REVIEW - Visual C++ Windows Shell Programming

Title:

Visual C++ Windows Shell Programming

Author:

Dino Esposito

ISBN:

1861001843

Publisher:

Apress (1998)

Pages:

673pp

Reviewer:

Dave Rutlidge

Reviewed:

February 2001

Rating:

★★★☆☆

highly accurate, relevant and practical.

Despite the title, this book does not require Visual C++, though its use is assumed. It provides extensive coverage of Windows shell programming for Windows 9x and Windows NT 4. While it predates both Windows ME and 2000, the principles and examples will generally work on those platforms too.

The book is logically structured and suitable for use as a tutorial and as a reference source. The information contained within it is accurate and clearly explained. Most of all, it's based on the authors practical experience of shell programming rather than the official Microsoft documentation. This means that the places where reality differs from documented behaviour are highlighted and realistic solutions to the problems that ensue are provided.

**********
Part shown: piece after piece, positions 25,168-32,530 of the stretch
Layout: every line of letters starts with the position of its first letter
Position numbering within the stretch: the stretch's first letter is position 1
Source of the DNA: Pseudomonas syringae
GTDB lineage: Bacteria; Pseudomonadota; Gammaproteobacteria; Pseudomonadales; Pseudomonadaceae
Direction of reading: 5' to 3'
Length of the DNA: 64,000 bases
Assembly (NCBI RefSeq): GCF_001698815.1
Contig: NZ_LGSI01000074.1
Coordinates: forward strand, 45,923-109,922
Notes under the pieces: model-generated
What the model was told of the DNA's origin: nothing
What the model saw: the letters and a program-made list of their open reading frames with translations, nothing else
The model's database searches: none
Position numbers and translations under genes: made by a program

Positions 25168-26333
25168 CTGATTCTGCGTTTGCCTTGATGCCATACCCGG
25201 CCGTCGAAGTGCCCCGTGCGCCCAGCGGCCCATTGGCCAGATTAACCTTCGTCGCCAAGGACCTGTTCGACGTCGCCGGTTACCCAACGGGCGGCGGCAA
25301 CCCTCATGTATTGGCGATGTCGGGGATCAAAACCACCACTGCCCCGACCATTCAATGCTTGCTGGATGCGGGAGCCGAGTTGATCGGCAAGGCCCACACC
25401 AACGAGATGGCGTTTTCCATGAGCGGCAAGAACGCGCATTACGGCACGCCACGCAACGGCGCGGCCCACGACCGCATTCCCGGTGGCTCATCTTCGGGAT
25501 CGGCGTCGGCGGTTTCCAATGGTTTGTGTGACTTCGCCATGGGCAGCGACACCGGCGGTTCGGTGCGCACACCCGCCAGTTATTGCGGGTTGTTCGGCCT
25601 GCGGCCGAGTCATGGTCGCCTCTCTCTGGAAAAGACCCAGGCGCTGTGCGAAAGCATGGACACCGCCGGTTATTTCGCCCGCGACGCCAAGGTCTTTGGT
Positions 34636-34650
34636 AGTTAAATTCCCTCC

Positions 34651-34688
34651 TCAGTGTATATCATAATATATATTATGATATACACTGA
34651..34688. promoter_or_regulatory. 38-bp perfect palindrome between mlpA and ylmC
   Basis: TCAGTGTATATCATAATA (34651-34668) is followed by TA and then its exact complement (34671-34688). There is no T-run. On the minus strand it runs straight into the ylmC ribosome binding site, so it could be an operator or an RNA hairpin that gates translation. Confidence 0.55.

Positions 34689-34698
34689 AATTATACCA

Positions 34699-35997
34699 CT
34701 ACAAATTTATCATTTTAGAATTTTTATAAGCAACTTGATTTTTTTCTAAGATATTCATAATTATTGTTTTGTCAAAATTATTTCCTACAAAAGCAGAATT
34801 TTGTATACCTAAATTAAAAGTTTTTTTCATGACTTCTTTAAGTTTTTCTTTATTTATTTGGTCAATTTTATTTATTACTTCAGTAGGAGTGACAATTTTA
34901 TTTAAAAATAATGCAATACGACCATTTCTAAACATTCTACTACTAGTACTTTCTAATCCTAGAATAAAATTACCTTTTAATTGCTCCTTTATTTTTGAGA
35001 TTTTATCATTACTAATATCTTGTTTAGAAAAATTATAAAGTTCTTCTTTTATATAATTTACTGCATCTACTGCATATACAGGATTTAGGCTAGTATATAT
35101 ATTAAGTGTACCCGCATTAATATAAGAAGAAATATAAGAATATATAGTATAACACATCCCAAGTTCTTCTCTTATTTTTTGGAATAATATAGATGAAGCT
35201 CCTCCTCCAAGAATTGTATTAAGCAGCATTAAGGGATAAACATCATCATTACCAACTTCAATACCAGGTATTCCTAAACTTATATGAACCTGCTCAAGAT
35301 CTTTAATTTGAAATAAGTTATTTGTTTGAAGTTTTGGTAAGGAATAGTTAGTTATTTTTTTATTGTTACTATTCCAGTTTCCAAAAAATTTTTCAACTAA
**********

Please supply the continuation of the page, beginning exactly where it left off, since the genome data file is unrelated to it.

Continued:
Every chapter and almost every page includes extensive code samples and all chapters are concluded with a further reading section, which often directs one to the appropriate knowledge base articles. The lack of exercises and reviews is more than compensated for by the extensive example code.

The book assumes a reasonable grasp of C++, Windows programming in general and in particular COM and ATL programming.

While the table of contents is excellent and the book is logically laid out, the index could be improved. It's adequate, but that's all. There is no code disc available for the book, though the code and supporting materials are available from the Wrox web site. The author is also happy to handle email queries his email address is in the book, as are the publisher's technical team.

In conclusion, this book has certainly earned a place on my bookshelf. It's not for everyone after all it has an obvious and essential MS bias but it is highly accurate, relevant and practical.


Book cover image courtesy of Open Library.